|REEL FACE:||REAL FACE:|
Born: October 18, 1987
San Luis Obispo, California, USA
Born: November 24, 1946
Birthplace: Burlington, Vermont, USA
Death: January 24, 1989, Florida State Prison, Bradford County, Florida, USA (Execution by Electric Chair)
Born: March 18, 1989
Guildford, Surrey, England, UK
Ted Bundy's Girlfriend
Born: June 30, 1983
Yerevan, Armenian SSR, USSR (now Armenia)
Born: February 16, 1945
Renamed Joanna in the movie
Born: December 9, 1953
Christopher, Illinois, USA
Judge Edward D. Cowart
Born: February 17, 1925
Birthplace: Plant City, Florida, USA
Death: August 3, 1987, Miami-Dade County, Florida, USA
Born: March 13, 1992
Holloway, London, England, UK
Carole Ann Boone
Born: August 8, 1954
Born: March 24, 1973
Houston, Texas, USA
Larry D. Simpson
Born: August 3, 1963
Downey, California, USA
Robert "Bob" Hayward
Born: November 18, 1926
Birthplace: Salt Lake City, Utah, USA
Death: August 5, 2017
Ted Bundy's Arresting Officer
Grace Victoria Cox
Born: March 10, 1995
Lexington, Kentucky, USA
Born: abt 1956
Birthplace: Utah, USA
In researching the Extremely Wicked, Shockingly Evil and Vile true story, we learned that Bundy obtained a degree in psychology from the University of Washington and went to graduate school at the University of Utah Law School in Salt Lake City. He would later use his background in law to defend himself at his murder trial.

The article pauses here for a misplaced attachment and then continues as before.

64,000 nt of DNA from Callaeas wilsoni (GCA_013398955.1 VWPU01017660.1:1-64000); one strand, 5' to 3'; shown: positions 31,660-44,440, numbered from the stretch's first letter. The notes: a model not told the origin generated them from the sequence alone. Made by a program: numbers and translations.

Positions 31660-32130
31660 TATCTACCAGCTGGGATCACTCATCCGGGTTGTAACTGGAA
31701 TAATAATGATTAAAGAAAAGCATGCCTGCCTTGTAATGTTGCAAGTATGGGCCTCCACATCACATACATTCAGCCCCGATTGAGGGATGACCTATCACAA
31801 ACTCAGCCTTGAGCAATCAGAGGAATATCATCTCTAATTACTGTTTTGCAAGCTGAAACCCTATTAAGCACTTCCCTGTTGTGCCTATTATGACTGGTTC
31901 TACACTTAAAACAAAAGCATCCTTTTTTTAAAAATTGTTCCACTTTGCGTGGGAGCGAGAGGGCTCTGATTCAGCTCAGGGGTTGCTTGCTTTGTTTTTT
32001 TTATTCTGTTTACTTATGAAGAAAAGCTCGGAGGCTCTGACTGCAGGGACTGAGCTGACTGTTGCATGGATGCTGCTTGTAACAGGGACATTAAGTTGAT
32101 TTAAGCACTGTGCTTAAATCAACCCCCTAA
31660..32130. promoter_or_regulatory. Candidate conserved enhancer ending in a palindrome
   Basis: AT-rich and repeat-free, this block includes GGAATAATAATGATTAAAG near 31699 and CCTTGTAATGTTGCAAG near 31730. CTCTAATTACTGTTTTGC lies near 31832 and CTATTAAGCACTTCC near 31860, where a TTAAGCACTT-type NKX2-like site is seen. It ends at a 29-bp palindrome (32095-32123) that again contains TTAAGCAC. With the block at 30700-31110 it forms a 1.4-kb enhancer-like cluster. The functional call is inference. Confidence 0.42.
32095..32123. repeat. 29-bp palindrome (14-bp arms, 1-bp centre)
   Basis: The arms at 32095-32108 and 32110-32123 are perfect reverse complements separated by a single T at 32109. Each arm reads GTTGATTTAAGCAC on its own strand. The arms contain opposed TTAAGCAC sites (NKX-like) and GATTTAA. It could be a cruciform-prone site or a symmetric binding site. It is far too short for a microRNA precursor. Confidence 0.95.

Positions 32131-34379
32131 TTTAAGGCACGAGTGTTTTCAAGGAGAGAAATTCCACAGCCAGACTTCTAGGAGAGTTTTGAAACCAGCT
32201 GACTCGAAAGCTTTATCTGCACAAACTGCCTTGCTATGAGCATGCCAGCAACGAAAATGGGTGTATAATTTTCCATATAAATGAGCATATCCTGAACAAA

Yes. In the movie, we see Bundy (Zac Efron) meeting secretary Liz Kloepfer (Lily Collins) for the first time at a Seattle college bar in 1969. The real bar was the Sandpiper Lounge. Like in the film, Kloepfer was a single mom of a young daughter named Tina. Kloepfer became Bundy's domestic partner during the years that he was establishing himself as a prolific serial killer. They remained together for seven years. However, according to Ann Rule's book The Stranger Beside Me, Bundy dated "at least a dozen" other women while attending law school in Utah. Kloepfer dated other people as well.
Yes. Joanna (Angela Sarafyan) was likely inspired by Marylynne Chino, Liz's best friend at the time, who was at the bar with her when she met Bundy. "He'd leave in the middle of the night when he was with Liz," says Chino. "Well, if somebody was at my house and they left and came back, I'd certainly question that. You know, what are you going out in the middle of the night for?" When Liz showed Marylynne the police sketch in the newspaper, she immediately recognized it as Bundy, at which point Liz burst into tears. They reported their suspicions to the police but were ignored.